As you have learned already, all English sounds are made by pushing air out of the lungs (pulmonic egressive air-stream) and along the vocal tract, which can change in size and shape: your mouth, tongue, throat, vocal chords, etc..
Source of the picture: wikipedia.org
Using the features place and manner of articulation, we describe (mainly consonant) sounds, based on what organs are doing the constricting or changing of the air. In this chapter, we will combine the descriptive features you have come across so far to categorize and to describe consonant sounds as precisely as possible.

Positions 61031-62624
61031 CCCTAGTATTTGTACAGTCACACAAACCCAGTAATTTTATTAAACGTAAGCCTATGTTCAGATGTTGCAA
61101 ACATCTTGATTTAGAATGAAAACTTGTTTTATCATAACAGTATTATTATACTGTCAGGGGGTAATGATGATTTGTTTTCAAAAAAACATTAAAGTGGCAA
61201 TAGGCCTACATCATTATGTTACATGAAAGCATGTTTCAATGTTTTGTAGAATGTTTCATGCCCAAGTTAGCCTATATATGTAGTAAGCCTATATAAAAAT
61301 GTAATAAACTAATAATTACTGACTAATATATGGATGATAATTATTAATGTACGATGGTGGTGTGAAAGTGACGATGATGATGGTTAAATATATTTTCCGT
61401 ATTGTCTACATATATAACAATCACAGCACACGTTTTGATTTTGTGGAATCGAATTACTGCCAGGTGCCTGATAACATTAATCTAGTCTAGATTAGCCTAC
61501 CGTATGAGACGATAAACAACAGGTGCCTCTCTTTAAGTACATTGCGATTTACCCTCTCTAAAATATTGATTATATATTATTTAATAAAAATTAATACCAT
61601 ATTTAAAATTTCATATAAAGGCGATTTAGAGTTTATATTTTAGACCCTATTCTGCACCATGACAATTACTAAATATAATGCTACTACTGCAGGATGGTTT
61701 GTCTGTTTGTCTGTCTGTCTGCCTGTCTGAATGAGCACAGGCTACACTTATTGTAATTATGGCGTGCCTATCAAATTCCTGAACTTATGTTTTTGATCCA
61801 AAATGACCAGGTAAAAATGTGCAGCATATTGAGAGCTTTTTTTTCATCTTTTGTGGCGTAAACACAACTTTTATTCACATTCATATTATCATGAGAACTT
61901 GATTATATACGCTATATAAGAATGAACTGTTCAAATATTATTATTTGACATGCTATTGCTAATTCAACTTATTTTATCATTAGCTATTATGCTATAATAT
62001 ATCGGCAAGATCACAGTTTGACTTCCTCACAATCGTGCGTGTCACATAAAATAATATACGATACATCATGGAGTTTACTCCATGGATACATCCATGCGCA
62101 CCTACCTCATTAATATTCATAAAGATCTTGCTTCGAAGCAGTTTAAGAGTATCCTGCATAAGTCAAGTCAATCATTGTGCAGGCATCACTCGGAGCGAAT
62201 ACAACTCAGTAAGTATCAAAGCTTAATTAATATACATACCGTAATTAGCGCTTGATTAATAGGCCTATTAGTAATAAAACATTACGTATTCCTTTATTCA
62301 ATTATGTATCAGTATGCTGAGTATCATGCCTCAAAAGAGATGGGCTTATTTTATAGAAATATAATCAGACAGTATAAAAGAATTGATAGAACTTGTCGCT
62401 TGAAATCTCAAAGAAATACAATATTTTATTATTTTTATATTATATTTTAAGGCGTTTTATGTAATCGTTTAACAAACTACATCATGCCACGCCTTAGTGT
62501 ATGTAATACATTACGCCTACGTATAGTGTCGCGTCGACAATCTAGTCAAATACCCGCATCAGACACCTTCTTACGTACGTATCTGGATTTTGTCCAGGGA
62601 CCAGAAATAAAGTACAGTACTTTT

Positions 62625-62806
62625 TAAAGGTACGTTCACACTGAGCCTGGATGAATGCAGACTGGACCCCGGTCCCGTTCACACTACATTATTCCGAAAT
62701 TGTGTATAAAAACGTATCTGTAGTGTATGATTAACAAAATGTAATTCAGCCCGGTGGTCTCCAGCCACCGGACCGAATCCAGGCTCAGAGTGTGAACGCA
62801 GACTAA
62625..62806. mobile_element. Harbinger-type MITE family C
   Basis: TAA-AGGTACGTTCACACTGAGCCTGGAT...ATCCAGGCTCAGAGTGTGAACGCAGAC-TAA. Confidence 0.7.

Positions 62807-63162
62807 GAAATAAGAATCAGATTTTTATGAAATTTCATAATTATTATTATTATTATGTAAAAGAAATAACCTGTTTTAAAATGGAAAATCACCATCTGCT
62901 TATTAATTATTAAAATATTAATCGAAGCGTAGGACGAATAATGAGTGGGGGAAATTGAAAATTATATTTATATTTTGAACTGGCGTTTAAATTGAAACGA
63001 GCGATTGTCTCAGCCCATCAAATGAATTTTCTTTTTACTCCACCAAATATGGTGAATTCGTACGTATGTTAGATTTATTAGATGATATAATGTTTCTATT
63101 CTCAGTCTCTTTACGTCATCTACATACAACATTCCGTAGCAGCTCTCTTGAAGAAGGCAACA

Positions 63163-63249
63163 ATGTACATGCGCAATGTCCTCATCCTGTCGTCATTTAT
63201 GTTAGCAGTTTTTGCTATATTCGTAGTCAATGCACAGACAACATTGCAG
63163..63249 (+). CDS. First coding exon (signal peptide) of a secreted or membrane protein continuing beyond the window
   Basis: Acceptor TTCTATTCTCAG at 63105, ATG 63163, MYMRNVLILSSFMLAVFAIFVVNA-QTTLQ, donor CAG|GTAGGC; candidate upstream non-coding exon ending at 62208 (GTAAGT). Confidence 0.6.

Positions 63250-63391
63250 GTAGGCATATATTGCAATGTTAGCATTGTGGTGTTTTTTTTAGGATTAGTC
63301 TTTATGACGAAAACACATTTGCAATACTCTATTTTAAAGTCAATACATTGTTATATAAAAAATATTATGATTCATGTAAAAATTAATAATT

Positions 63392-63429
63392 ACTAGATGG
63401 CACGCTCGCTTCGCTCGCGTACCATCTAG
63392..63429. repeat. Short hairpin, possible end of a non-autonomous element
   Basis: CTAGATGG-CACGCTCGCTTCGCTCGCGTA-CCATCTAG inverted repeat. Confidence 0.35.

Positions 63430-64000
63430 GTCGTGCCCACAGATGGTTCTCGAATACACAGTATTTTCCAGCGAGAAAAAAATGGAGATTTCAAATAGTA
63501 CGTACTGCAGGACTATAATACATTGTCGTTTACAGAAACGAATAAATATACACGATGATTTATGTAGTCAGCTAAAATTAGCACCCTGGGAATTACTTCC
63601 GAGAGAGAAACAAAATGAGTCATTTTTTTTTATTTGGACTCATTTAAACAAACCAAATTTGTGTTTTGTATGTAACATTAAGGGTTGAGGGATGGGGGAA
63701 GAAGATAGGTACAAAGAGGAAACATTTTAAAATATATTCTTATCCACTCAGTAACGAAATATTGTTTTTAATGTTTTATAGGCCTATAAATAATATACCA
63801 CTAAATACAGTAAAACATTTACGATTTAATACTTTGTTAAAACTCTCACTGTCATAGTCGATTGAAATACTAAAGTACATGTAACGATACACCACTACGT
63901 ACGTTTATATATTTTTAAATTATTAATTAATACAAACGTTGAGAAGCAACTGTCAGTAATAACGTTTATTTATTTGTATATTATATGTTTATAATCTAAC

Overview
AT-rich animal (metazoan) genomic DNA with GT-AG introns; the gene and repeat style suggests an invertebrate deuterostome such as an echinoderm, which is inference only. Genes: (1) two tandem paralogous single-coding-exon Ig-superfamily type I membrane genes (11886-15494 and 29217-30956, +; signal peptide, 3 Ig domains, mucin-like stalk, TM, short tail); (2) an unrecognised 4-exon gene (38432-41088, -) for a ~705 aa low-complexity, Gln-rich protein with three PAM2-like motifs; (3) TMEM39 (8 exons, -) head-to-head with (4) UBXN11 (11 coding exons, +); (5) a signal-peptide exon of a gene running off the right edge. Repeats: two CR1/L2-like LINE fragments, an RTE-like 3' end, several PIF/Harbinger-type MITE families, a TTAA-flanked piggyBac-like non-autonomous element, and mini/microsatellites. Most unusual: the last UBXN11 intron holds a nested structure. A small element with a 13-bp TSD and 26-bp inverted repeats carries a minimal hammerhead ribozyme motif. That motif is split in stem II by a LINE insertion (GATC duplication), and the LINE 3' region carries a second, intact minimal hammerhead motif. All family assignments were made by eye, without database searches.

Distinction between consonants and vowels Consonant and vowels are the two broad categories that we can appoint to the different sounds of a language. Before moving on to see, how these two classes can be defined seperately, let's have a look at the genereal differences between consonants and vowels.
Classifying consonants This subchapter focuses on bringing together the different features that we can use in order to describe consonant sounds. Have a look at how Voicing, Place and Manner of articulation are combined to make classification simple.